I can't let this day go without mention of St. Columban of Bobbio. He is the one on the left above accompanied by St. Basil (the younger) of Constantinople. Bobbio, in Northern Italy, was where he ended up but not where he started out. He was a Leinster man, like myself and most of my ancestors, born about 543. He studied under St. Sinnell at Cleenish on Lough Erne and then with St. Comgall at Bangor, Co. Down.
Somewhere between the 570's and the 590's he headed off with twelve companions for the Continent. Welcomed by a local king he established a monastery at the abandoned Roman fort at Annegray where he converted the ruined temple of Diana into a church dedicated to St. Martin of Tours. Columban's monasticism was the strict Irish form and it attracted followers, men in search of God. Soon monasteries at Luxeil and Fontaine followed.
Falling foul of the new king Columban and his monks were banished and thus began their long and epic search for a home. Along the way some monks founded their own monasteries such as St. Dicuil at Oignon and St. Gall at Lake Constanz.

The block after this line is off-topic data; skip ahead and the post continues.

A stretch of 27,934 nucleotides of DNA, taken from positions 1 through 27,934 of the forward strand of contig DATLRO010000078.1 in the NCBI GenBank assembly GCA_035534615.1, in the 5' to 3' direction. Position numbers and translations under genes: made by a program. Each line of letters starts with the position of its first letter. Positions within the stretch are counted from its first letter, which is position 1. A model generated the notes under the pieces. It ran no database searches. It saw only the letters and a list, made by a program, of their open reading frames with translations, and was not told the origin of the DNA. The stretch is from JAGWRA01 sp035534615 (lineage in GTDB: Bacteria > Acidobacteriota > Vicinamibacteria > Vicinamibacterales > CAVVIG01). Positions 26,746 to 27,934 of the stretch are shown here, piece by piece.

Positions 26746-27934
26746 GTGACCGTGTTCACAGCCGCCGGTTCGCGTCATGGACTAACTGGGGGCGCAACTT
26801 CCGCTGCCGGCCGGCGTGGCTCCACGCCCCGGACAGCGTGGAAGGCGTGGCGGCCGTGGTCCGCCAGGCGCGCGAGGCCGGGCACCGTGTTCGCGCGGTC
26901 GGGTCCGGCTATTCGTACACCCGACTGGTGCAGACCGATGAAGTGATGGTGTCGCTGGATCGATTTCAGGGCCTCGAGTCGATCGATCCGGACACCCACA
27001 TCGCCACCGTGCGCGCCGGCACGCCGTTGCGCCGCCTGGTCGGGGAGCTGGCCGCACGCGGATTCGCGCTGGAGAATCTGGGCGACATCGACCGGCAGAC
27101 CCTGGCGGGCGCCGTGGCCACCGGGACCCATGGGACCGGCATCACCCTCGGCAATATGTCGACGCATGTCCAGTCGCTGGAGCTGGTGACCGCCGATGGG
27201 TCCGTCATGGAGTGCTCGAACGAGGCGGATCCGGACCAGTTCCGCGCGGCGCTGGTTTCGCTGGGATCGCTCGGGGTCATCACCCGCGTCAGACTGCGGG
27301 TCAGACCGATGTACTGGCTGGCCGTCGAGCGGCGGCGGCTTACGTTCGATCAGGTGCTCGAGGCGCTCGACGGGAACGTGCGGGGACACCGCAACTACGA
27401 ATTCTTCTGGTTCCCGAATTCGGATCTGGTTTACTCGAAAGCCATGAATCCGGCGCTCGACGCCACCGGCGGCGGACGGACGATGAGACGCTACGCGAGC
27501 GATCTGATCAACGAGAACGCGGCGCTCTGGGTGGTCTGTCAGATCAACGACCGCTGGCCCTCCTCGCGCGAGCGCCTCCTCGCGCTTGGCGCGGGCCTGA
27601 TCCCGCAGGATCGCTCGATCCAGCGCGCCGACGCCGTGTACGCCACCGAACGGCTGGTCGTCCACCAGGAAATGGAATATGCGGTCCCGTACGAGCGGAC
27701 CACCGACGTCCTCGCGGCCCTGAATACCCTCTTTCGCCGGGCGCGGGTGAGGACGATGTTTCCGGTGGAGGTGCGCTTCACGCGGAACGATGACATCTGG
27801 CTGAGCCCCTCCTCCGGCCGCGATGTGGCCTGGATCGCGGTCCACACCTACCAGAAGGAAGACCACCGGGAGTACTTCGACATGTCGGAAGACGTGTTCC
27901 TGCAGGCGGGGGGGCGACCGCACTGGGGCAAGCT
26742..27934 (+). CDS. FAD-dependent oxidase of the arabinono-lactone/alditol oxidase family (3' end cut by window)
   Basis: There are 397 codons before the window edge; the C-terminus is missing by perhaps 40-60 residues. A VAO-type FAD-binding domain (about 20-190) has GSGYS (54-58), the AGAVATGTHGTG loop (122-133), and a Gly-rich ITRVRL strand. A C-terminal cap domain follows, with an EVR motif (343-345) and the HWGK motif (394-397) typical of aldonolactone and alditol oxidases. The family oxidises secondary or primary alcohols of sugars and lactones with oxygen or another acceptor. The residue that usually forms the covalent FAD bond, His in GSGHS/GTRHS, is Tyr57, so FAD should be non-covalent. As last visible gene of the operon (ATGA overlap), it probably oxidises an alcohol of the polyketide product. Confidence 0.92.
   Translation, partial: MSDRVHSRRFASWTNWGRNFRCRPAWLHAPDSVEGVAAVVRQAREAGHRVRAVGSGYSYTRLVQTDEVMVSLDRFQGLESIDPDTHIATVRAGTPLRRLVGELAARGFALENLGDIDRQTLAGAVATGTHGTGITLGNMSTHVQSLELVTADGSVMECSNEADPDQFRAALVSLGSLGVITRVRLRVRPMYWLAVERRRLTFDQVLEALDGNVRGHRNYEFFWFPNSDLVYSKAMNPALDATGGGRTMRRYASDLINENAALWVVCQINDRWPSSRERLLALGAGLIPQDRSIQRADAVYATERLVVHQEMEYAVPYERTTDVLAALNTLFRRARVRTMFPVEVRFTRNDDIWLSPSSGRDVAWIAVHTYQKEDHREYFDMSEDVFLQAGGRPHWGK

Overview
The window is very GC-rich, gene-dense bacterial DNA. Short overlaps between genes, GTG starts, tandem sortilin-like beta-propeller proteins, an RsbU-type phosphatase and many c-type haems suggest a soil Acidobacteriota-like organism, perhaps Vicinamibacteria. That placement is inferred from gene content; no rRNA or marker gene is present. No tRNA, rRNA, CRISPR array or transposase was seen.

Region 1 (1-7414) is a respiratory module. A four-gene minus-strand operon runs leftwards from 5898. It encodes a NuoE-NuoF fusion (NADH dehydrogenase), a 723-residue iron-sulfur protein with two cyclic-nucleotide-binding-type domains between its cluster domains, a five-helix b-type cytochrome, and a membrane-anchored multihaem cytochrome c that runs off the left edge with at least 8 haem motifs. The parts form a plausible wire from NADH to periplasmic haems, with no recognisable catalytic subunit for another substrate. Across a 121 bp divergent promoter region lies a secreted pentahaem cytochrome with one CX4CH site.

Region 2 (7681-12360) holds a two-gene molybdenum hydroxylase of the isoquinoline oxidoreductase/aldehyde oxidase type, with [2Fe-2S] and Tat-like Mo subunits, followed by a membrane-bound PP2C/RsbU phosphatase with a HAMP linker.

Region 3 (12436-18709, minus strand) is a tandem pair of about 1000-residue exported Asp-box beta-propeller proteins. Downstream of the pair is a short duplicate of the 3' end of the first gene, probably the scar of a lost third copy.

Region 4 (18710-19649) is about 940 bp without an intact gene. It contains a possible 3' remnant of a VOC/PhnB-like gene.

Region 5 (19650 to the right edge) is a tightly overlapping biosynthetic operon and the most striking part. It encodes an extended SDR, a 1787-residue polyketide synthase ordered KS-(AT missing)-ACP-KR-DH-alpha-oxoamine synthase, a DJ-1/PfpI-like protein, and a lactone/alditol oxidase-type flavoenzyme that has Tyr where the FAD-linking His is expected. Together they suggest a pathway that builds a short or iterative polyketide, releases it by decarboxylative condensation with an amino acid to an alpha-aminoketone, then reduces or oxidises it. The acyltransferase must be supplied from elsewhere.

Having passed over the Alps Columban made it to the court of the Lombard King who offered him the ruined church of St. Peter, 70 miles from Milan. Here at Bobbio he ended his days.
It was during these years he wrote to the Pope. He asserted
For all we Irish, inhabitants of the world's edge, are disciples of Saints Peter and Paul and of all the disciples who wrote the Sacred Canon by the Holy Spirit. We accept nothing outside the evangelical and apostolic teaching. None of us is a heretic, no one a jew, no one a schismatic; but the Catholic faith as it was transmitted by you, successors of the Holy Apostles is maintained unbroken.
He was, of course, an Irishman to the end, valuing informality and good-natured humour:
When an unworthy man like me writes to an illustrious one like yourself, my insignificance makes applicable to me the striking remark which a certain philosopher is said to have once made on seeing a painted harlot: 'I do not admire the art, but I admire the cheek'...
Columban was no painted harlot but a great and holy man whose monasteries acted as beacons in the darkness of Europe and made a huge contribution to its rebuilding. Robert Schuman called him the 'patron saint of those who wish to construct a united Europe'. I would add 'provided it is Christian and Catholic.'
Translations are by the late Tomás Cardinal Ó'Fiaich. Source: O'Brien Pocket History of Irish Saints by Brian Lacey.